Palace Theatre

111 Broad Street NE,
Aliceville, AL 35442

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Contributed by Bryan Krefft

Recent comments (view all 5 comments)

kencmcintyre on September 7, 2007 at 5:31 pm

The Palace was part of Hook Theaters in the early sixties. President was R.E. Hook, headquartered in Aliceville. Mr. Hook also ran the Hook Theater in Eutaw, AL and the Dreamland in Macon, MS.

jamesdeanreeves on January 5, 2009 at 11:32 pm

I was one of the projectionist at the Palace in the 70’s for several years. I don’t know the architecture or style, but if someone is willing to help, I can describe almost every inch of that place – lighting, seats, speakers, curtains, floor layout, etc. That place is special to me with many, many found memories.

The Palace burned to the ground in the late 70’s/early 80’s, we’re sure at the hands of an arsonist (pissed-off teen)

I knew Mr Roth Hook quiet well – a classic southern talking, jolly, cigar smoking man…that liked money. Mr. Hook also owned another closed theater in Reform – can’t remember the name.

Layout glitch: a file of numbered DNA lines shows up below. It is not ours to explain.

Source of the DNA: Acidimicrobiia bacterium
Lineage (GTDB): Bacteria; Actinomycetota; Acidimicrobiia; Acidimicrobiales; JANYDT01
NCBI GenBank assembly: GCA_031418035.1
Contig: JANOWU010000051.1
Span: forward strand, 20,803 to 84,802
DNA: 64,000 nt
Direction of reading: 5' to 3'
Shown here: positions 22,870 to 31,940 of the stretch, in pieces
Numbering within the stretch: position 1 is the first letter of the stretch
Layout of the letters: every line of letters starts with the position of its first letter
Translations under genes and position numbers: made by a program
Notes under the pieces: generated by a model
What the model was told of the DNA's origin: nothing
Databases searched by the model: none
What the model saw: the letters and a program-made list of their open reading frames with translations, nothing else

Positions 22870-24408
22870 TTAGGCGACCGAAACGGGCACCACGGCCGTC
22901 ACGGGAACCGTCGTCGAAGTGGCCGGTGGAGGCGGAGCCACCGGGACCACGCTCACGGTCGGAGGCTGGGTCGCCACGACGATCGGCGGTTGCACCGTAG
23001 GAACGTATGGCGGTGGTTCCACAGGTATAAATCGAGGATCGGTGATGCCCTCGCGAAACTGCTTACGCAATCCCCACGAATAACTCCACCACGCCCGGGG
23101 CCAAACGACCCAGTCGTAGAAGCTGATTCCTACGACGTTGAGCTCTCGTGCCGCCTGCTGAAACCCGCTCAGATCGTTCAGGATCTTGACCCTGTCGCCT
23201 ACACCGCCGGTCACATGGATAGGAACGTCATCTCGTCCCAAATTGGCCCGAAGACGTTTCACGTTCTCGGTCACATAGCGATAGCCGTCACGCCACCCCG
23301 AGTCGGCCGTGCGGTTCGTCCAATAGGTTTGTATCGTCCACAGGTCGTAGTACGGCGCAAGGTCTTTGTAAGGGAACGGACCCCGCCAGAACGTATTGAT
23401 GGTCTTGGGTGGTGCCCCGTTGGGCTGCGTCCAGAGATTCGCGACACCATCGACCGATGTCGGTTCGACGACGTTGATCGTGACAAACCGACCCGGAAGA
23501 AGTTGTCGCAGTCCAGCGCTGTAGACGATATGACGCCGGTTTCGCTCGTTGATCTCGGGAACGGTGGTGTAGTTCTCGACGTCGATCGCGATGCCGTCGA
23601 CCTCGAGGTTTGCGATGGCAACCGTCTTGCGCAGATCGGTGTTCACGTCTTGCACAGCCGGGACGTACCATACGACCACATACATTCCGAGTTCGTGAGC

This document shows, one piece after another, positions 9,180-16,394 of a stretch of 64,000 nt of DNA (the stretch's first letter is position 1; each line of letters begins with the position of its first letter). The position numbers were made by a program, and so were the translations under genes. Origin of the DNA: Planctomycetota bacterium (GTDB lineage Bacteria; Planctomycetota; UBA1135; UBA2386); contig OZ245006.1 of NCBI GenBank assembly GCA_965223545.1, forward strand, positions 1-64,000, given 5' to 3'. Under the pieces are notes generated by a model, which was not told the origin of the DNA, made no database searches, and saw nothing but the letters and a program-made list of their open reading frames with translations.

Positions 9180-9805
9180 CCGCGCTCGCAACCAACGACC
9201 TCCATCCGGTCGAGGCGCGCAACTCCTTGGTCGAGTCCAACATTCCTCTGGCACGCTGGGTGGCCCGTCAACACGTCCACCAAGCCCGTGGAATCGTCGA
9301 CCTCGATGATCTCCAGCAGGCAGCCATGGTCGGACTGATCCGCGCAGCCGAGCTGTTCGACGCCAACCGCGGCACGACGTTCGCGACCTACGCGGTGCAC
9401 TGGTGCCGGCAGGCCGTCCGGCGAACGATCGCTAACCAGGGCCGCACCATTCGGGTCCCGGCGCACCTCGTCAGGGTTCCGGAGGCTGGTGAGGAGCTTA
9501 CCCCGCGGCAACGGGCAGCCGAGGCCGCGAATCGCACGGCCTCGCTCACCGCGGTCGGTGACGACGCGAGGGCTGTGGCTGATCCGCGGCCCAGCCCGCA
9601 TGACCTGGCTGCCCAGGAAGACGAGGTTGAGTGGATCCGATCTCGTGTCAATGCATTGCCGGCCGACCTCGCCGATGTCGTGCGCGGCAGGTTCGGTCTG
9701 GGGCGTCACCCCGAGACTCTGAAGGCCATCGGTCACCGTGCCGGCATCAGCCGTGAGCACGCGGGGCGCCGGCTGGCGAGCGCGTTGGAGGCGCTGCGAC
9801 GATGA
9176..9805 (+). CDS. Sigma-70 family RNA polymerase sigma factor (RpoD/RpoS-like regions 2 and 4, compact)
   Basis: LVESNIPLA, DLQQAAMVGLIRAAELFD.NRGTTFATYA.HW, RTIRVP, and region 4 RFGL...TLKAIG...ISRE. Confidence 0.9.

jamesdeanreeves on December 3, 2012 at 9:02 am

I found an old newspaper (Gadsden) that puts the night of the fire on November 21st, 1978. I couldn’t recall the exact date, but I certainly recall that night – I was a member of the volunteer fire dept there in Aliceville. The map attached to this has the location slightly off – it was about ½ block south of 3rd ave NE on Broad St.

Bill Eichelberger
Bill Eichelberger on January 4, 2016 at 9:27 pm

33.128763, -88.151652 Are we sure this place is gone? This article from 1989 mentions that the Aliceville Entertainment Complex was being built on the site of the old Palace Theater. If you look at the GPS cords, there’s something there that strongly resembles a theater.

jamesdeanreeves on October 16, 2016 at 9:22 am

Yep, Bill, that’s where the Palace was. It looks like some/most of the walls have been used in the existing structure. The front windows over the “Complex” was where Mr. Hooks offices were, and they were mostly saved during the fire. The front entrance has been heavily modified – the door on the right was the entrance to the balcony seats and the projection room. I can’t imagine they would reuse the side walls of the burned theater as the roof collapsed in the fire and the walls experienced intense heat which weakened them, but it appears they are still there. Geez, Broadstreet on Google Street views tells me that town is dying – Broad was a bustling place back in the ‘70s.

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